Much better is TOD-style development with some new urbanist elements. People who want townhouses often want access to public transit, a nearby walkable business district, and other aspects of urban life. There is no reason why the suburbs cannot provide for those, although in practice it has yet to be fully embraced by any developer that I'm aware of.
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Old 02-06-2013, 03:24 PM
 
Location: Canada
4,699 posts, read 8,499,560 times
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I'm gonna differ from some of the other posters here, actually. I see the benefits of densificaiton, but only when it's supported by strong transit and solid community plannning that helps creat walkable neighbourhoods. If you just densify a big, autocentric suburb willy nilly you're going to just get more traffic on the highways as ever more people try to drive into work and congestion will becoming unbearable.

In my experiences with densifying Canadian suburbs in rapidly growing cities that have bad traffic, the strategy that works best, bar none, is focusing all that densification into specific neighbourhoods or corridors to build little town centres or downtowns for the suburb. This created a local amenity for people in the suburb to visit and increased their propety values because they're suddenly close to a downtown core with lots of things to visit. It is thus much more easy to make happen, politically, than forcing people to grudgingly abide patchy densification all over the suburb, which can look a bit strange if not done right. Cities need to be engaged, however, in helping make this happen, and so it requires a bit of effort on their part. The city of Surrey and the City of Mississauga both built beautiful new city halls featuring grand public squares in their intended new downtowns to serve as amenities to attract high density development there. They also attracted small university campuses to the downtown and in the case of surrey built a new library there. This helped spur the construction of new condo towers and office towers in the district and both are on their way to having good donwtown destinations that will serve their cities and allow them to continue to grow after all of the greenfields are built out. Another factor that seems to make these sorts of developments successful is the presence of a mall so that the first people to move there already have an abundance of retail walkable from their homes. I know, it's ironic to build a downtown around a mall, the symbol of the autocentric world, but it's what works and I've seen the pattern repeated in seven different new built suburban downtowns now.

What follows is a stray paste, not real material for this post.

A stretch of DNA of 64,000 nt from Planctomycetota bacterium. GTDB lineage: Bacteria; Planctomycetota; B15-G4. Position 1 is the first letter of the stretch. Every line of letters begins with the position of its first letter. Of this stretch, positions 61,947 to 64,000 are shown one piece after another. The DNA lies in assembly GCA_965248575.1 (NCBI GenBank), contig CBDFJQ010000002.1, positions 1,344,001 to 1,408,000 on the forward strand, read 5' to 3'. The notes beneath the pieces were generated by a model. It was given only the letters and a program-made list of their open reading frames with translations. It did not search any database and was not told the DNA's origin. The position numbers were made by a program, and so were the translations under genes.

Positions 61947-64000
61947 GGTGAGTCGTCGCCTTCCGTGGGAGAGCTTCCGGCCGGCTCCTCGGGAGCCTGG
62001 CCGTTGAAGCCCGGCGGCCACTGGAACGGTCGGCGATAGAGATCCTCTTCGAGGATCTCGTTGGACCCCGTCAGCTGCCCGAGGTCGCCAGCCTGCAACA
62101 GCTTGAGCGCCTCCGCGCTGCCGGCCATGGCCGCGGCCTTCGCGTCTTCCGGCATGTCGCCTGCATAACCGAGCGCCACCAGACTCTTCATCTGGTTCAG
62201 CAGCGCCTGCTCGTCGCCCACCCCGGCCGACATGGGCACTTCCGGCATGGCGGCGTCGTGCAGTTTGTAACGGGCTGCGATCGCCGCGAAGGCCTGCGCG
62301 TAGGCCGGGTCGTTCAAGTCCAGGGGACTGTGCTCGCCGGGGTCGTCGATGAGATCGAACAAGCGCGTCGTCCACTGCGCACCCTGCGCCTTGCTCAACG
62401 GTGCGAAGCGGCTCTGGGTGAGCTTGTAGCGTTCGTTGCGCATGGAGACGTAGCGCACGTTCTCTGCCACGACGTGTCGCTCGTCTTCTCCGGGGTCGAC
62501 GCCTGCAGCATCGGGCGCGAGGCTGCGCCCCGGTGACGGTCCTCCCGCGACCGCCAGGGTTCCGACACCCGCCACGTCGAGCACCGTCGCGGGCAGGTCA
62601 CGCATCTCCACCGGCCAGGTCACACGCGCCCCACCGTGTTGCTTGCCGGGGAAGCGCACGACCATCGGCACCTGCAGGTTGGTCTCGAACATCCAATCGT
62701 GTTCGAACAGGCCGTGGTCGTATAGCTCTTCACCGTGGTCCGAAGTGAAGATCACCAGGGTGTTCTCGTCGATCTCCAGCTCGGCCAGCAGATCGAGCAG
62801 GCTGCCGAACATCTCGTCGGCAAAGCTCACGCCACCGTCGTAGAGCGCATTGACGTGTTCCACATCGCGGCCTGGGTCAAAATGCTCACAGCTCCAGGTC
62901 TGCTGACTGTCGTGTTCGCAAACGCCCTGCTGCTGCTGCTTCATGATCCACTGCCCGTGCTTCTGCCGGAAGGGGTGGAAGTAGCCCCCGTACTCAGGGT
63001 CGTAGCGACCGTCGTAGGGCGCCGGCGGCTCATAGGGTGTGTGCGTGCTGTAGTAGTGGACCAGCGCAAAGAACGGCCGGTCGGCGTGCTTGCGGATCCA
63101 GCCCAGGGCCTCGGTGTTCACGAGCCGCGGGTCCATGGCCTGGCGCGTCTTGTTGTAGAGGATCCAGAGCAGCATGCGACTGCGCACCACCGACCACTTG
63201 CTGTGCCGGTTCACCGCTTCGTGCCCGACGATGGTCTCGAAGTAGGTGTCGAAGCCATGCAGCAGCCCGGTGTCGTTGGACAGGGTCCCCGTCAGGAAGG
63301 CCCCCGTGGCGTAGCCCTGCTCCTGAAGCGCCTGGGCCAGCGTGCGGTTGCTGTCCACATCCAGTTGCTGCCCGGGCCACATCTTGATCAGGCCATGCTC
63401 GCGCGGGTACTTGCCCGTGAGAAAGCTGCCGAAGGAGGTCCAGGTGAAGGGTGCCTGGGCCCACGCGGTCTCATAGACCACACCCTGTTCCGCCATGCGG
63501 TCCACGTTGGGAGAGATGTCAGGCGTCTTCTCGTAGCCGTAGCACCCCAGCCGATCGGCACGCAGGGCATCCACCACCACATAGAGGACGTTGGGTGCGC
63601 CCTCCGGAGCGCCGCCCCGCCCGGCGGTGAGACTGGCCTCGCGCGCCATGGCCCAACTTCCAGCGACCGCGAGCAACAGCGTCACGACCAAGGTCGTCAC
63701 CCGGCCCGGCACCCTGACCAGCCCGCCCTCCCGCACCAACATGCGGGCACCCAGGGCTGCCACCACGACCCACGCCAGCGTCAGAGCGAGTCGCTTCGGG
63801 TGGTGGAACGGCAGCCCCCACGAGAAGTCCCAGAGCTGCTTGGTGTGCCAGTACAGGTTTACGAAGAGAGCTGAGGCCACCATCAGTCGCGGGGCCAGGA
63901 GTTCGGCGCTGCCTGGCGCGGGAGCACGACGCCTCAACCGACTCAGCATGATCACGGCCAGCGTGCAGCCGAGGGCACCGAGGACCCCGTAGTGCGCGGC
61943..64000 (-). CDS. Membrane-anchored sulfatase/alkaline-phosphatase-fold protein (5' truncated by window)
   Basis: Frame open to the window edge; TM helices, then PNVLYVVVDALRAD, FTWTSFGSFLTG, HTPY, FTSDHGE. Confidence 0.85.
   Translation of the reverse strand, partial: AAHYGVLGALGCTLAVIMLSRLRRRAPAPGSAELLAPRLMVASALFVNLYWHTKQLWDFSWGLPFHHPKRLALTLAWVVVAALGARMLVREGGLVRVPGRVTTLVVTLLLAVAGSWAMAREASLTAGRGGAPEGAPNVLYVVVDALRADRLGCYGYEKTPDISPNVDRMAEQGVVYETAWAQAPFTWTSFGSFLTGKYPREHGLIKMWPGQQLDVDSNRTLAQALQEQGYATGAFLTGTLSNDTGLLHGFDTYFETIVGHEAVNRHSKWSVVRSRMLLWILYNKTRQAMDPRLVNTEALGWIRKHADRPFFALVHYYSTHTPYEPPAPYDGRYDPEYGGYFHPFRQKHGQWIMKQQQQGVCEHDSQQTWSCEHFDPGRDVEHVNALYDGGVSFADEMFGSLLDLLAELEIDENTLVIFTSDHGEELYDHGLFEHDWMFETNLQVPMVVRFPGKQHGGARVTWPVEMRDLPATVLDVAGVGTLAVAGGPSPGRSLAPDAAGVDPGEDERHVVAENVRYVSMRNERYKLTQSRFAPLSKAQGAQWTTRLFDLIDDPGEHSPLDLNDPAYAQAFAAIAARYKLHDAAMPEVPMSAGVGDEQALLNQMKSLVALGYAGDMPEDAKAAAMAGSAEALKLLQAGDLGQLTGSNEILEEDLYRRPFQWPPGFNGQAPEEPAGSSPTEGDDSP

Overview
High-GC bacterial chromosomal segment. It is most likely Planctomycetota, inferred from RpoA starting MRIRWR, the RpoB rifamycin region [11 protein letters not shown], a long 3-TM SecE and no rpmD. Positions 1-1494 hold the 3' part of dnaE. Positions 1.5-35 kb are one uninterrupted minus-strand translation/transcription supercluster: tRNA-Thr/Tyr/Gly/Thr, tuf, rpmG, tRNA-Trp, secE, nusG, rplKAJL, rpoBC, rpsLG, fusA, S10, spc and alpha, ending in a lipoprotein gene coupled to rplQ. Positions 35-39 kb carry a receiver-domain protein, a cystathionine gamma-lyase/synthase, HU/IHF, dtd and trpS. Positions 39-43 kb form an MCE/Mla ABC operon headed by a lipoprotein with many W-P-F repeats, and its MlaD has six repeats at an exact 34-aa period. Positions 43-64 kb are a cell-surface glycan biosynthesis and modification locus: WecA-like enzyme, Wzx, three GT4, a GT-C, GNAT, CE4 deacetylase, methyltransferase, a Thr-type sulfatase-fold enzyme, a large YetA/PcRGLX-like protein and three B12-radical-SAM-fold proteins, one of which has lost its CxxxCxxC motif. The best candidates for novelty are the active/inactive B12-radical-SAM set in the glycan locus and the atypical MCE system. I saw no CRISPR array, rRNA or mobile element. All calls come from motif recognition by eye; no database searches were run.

Most important of all is strong and frequent transit connections to the new town centre you build. When you just add townhouses all over the place there's no way transit could possibly pick up the slack so eventually you're ending up with streets crowded with traffic and popular places that eventually have insufficient parking, lowering quality of life. If, however, you've got your town centre as the hub of a good bus network for the suburb and there's fast and frequent service to the city centre, such as with express buses or LRT, then your town centre can be very successful and people who choose to live there will often try and get by with only one car per family and can afford to drive much less often, especially with so many amenities walkable from their apartment buildings or townhouses (but honestly, townhouses are often not dense enough for this, most housing has to be taller condos for it to really work well). This preserves the lifestyle of the existing suburban residents while providing them an office and amenities hub as well as development fees that they might want to cash in on in a growing metro rather than letting further out suburbs absorb all the benefits of growth.